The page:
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Discussion Forum : Scriptures and Doctrine : Is Acts 21:20-24 teaching to hide some truths from believers? help please

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Atan
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Joined: 2016/4/23
Posts: 2
Eritrea

 Is Acts 21:20-24 teaching to hide some truths from believers? help please

I always get beaten by my conscience whenever I wanted to apply this incident in my ministry in the church. The believers I minister to believe in many non biblical traditions. Do I have to keep silent on speaking about these traditions so that they may not get offended. I want a sound interpretation of the text and how it relates to the truth.


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Yonatan

 2016/10/17 3:48Profile
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 Re: Is Acts 21:20-24 teaching to hide some truths from believers? help please

Acts 21:20-24New International Version (NIV)

20 When they heard this, they praised God. Then they said to Paul: “You see, brother, how many thousands of Jews have believed, and all of them are zealous for the law. 21 They have been informed that you teach all the Jews who live among the Gentiles to turn away from Moses, telling them not to circumcise their children or live according to our customs. 22 What shall we do? They will certainly hear that you have come, 23 so do what we tell you. There are four men with us who have made a vow. 24 Take these men, join in their purification rites and pay their expenses, so that they can have their heads shaved. Then everyone will know there is no truth in these reports about you, but that you yourself are living in obedience to the law.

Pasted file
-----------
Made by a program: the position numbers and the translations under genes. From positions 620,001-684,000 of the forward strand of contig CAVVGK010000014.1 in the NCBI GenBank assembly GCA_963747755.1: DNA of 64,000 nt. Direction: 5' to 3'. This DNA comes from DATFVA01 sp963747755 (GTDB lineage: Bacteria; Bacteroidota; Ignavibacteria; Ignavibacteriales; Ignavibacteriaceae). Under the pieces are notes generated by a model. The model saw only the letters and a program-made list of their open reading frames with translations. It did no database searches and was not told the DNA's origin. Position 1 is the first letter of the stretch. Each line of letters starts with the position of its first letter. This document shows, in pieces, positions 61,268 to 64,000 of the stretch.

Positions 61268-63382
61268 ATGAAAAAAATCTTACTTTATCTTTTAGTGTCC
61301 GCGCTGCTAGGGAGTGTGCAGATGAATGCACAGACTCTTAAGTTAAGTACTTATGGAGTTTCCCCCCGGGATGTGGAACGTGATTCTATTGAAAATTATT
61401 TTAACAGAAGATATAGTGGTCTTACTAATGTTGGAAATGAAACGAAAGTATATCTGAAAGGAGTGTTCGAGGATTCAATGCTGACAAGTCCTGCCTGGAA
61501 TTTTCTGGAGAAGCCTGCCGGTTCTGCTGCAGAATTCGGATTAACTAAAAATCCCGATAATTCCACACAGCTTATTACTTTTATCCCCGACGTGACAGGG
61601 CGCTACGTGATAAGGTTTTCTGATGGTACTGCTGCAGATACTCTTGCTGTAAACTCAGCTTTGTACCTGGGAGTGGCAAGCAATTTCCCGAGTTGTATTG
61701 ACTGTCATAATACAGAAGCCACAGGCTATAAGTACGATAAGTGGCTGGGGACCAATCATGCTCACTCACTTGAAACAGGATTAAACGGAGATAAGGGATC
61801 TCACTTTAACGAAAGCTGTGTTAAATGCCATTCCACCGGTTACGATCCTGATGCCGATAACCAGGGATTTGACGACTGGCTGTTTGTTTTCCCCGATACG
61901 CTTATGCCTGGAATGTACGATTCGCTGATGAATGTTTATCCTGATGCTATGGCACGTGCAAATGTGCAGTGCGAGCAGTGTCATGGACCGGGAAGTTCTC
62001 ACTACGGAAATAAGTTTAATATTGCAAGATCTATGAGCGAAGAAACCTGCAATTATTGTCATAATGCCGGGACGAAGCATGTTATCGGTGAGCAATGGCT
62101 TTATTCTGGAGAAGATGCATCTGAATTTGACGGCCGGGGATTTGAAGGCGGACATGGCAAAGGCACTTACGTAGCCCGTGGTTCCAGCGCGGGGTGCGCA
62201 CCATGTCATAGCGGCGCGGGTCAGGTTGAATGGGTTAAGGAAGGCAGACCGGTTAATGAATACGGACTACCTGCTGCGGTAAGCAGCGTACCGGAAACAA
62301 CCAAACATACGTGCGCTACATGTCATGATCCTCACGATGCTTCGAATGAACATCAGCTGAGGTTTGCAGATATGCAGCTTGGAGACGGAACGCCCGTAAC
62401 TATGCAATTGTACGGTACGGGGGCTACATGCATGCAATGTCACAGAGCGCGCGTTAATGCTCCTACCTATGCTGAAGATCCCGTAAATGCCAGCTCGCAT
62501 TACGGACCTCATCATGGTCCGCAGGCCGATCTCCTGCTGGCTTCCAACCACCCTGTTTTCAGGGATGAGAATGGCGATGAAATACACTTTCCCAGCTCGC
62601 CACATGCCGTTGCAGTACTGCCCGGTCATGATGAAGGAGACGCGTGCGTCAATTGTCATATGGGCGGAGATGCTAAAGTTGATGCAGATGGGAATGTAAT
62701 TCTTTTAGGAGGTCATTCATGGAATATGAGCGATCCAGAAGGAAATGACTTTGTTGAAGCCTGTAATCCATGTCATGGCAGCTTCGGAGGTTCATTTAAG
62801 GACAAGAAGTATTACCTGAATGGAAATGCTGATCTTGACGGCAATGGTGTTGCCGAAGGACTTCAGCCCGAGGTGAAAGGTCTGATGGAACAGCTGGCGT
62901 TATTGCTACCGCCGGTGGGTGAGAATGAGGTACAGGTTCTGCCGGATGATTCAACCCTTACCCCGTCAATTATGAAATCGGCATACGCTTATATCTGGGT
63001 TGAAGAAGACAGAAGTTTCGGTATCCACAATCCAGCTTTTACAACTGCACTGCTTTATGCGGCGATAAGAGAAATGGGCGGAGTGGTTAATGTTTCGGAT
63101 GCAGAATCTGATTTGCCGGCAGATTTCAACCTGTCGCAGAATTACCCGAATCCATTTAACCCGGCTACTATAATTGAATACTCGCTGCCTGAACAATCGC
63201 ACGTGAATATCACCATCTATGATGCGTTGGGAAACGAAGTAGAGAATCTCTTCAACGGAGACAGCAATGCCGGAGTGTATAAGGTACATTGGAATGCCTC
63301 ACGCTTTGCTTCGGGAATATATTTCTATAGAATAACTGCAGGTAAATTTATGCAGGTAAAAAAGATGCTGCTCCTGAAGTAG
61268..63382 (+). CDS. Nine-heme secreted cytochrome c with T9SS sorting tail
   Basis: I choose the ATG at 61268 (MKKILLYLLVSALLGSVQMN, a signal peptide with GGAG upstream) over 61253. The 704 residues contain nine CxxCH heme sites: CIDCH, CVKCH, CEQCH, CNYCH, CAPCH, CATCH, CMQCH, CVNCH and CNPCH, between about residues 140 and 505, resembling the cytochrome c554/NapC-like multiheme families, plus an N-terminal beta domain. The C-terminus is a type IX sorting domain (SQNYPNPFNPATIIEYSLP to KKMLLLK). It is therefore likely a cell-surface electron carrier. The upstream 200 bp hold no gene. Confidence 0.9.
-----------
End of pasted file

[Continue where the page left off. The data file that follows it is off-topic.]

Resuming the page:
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SI Moderator - Greg Gordon

 2016/10/17 8:45Profile









 Re: Is Acts 21:20-24 teaching to hide some truths from believers? help please

Maybe this is not answering the question but as it relates to "keeping the law", if we think we please God by keeping the law, just remember that we cannot even break one commandment. If we break one commandment it is just the same as breaking all the commandments. So what is the point? Shall we keep the law or shall we die to the law and live for Christ? Living to please the law is a very hard life and impossible to accomplish. But living for Christ is a life of rest as we die to ourselves and allow His inner life to take over. Meaning that the Holy Spirit who lives within us is the one who empowers us to obey Jesus. When we attempt to please God by obeying the law we will always fall short and end up in condemnation. When we surrender our WILL to the Lord Jesus we then begin a life of faith in Christ and trust Him to accomplish His WILL in our lives. This life of faith in Christ is the ONLY thing that pleases God.